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Instinctive Nutrition: Food, Your Body and You

by Helen Young
(1995) Accord Health & Lifestyle Management, P.O. Box 41, Flemington 3031, Victoria, Australia.

Review by Kirt Nieft
Copyright © 1998 by Kirt Nieft. All rights reserved.
Contact author for permission to republish.

Ms. Young's book is a short, general exposition of instincto explaining some of Guy-Claude Burger's ideas on alimentation. Barely more than 100 pages of large font, this is really something of a chapbook. In keeping with the book's brevity, Guy-Claude himself contributes a one-page forward. Apparently, Helen Young, an R.N. and I.N. (I don't know what that might mean) visited Mr. Burger's Chateau outside of Paris and was quite taken with what she observed and experienced as she started eating instincto. Subsequently, she wrote up an introduction to the subject for an Australian audience.

Happily, the prose is clear and readable. Useful analogies abound and the author explains most of the general tenets of instincto. Much of the book works as a "how to" course on instincto and it ends with a 21-day program that includes a charting option to keep track of health and detox events. In all, the book is heavy on practicalities and matter-of-fact on theory--a combination which certain readers may find refreshing.

A chapter entitled "Research and Evidence Revealed" reveals neither, but does manage to summarize instincto lore without getting too long-winded. There are only 30-some pages of theory--which touch on the taste-change, domestication, Maillard molecules, the immune system, and the instincto view of viruses--before she takes the reader on an armchair tour of How To Do It For Yourself.

In a chapter called "The Other Half of Success--Your Toolbox" she writes (again, briefly) on the value of exercise, keeping hydrated, breathing, skin-brushing, massage, bathing, rest, fresh air, and herbal therapy (one smells the dried herbs and consumes them according to sensory pleasure). I found interesting Ms. Young's claim that aloe vera consumption was a reasonable substitute for cassia (the all-purpose instincto detox fruit of the Golden Shower tree, cassia fistula). After consuming some aloe vera for a time myself, I didn't find it similar in effect to cassia consumption, but, hey, I'm probably not a good test subject after years of cassia for breakfast. ;-) In any case, this all segues to a fine discussion of detoxing in the next chapter: "What To Expect."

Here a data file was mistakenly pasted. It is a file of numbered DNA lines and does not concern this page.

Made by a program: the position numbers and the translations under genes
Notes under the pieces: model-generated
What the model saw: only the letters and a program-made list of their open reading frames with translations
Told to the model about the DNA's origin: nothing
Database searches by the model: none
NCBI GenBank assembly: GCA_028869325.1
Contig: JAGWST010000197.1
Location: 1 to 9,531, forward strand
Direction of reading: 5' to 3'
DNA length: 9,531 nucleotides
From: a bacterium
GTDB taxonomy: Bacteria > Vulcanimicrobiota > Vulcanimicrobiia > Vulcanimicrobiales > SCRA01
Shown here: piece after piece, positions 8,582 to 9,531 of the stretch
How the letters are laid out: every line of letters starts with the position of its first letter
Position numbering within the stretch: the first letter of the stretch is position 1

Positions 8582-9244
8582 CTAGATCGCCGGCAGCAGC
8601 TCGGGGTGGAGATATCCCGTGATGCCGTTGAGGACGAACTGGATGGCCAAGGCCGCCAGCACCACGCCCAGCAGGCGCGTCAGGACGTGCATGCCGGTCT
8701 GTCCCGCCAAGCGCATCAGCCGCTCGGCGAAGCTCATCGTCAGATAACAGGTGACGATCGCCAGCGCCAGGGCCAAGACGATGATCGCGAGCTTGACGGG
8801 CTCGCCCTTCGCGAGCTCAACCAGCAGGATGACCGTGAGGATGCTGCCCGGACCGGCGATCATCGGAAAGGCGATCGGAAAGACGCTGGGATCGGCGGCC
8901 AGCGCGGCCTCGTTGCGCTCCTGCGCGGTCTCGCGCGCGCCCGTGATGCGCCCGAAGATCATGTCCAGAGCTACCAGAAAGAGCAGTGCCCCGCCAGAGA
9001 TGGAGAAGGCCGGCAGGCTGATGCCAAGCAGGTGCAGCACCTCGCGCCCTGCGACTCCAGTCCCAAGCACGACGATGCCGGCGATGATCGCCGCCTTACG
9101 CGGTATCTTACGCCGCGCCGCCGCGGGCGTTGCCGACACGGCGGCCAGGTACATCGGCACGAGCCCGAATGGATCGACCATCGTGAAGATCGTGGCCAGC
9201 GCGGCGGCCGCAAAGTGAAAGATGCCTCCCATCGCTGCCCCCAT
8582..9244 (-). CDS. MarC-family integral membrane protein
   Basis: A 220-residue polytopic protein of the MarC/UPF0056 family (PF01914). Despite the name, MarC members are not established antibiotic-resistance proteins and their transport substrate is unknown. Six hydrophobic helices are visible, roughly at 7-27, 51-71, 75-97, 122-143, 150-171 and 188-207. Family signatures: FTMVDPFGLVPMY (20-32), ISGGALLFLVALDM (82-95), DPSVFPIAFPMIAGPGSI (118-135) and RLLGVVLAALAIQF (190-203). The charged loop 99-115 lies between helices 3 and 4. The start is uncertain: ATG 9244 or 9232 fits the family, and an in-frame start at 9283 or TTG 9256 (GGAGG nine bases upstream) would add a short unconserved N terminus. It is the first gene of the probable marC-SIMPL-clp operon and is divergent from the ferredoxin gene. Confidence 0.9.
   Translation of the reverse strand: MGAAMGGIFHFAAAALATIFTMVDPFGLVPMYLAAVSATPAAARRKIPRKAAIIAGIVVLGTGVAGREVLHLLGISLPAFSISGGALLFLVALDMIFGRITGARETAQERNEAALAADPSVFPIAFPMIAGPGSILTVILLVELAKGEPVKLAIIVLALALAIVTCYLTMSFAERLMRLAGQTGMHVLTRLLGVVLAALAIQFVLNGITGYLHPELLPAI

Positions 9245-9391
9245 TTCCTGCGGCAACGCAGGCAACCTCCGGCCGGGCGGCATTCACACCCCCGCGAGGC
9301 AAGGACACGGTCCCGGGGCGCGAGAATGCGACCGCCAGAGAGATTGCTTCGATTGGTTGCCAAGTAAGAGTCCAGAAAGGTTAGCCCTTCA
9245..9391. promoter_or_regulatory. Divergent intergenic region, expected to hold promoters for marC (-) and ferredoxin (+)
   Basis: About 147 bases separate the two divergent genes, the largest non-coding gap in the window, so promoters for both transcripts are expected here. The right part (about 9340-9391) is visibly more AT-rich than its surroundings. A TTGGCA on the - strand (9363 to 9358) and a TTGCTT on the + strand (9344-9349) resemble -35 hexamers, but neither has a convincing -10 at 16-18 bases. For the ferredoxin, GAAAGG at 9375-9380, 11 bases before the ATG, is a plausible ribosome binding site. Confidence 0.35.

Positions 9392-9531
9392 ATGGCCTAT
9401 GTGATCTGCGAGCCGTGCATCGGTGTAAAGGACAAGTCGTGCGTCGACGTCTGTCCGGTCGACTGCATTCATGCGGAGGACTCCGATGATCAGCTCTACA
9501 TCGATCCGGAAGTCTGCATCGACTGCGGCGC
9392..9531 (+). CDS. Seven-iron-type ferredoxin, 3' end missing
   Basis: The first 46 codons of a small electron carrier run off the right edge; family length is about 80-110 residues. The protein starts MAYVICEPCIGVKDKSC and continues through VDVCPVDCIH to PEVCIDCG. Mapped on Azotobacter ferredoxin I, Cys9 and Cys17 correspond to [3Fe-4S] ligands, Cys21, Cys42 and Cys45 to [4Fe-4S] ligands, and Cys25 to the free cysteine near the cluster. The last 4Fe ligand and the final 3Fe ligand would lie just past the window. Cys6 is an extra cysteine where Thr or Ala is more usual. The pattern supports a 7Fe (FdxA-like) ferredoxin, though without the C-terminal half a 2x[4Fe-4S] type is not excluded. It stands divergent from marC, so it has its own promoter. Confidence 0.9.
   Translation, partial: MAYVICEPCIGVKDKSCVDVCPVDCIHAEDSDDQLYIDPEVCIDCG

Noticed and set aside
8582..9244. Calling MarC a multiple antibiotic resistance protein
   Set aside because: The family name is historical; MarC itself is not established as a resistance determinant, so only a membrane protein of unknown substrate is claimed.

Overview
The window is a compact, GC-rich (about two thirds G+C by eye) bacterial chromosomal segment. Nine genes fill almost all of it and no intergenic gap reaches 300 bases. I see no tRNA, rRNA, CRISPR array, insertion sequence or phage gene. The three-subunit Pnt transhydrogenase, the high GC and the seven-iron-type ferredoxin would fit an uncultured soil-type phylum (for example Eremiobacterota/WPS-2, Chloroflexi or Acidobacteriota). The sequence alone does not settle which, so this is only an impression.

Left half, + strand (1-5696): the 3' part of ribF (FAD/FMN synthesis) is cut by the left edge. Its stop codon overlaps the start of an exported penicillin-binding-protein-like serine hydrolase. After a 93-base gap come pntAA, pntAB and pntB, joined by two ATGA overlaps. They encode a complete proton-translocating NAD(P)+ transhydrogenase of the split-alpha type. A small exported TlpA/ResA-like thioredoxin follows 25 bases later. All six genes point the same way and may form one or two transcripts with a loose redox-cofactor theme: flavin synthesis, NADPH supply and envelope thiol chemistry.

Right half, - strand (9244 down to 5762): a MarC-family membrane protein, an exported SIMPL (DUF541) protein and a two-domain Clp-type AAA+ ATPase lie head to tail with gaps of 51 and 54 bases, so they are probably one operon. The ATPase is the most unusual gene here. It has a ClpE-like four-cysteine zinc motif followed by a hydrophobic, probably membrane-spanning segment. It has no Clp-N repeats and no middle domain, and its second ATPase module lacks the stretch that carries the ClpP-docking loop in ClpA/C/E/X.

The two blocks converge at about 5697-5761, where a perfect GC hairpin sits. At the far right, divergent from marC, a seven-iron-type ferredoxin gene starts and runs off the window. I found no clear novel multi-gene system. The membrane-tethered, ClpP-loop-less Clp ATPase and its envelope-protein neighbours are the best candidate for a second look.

Ms. Young's book is a good introduction to instincto, but if you've read any of the other instincto books reviewed on this site you will find very little that is new here. And, as evident in the other books, you will find lots of theory stated as fact, lots of overstatement, and the usual dose of how instinctive nutrition will save humankind. Par for the course, it seems. ;-)

--Kirt Nieft

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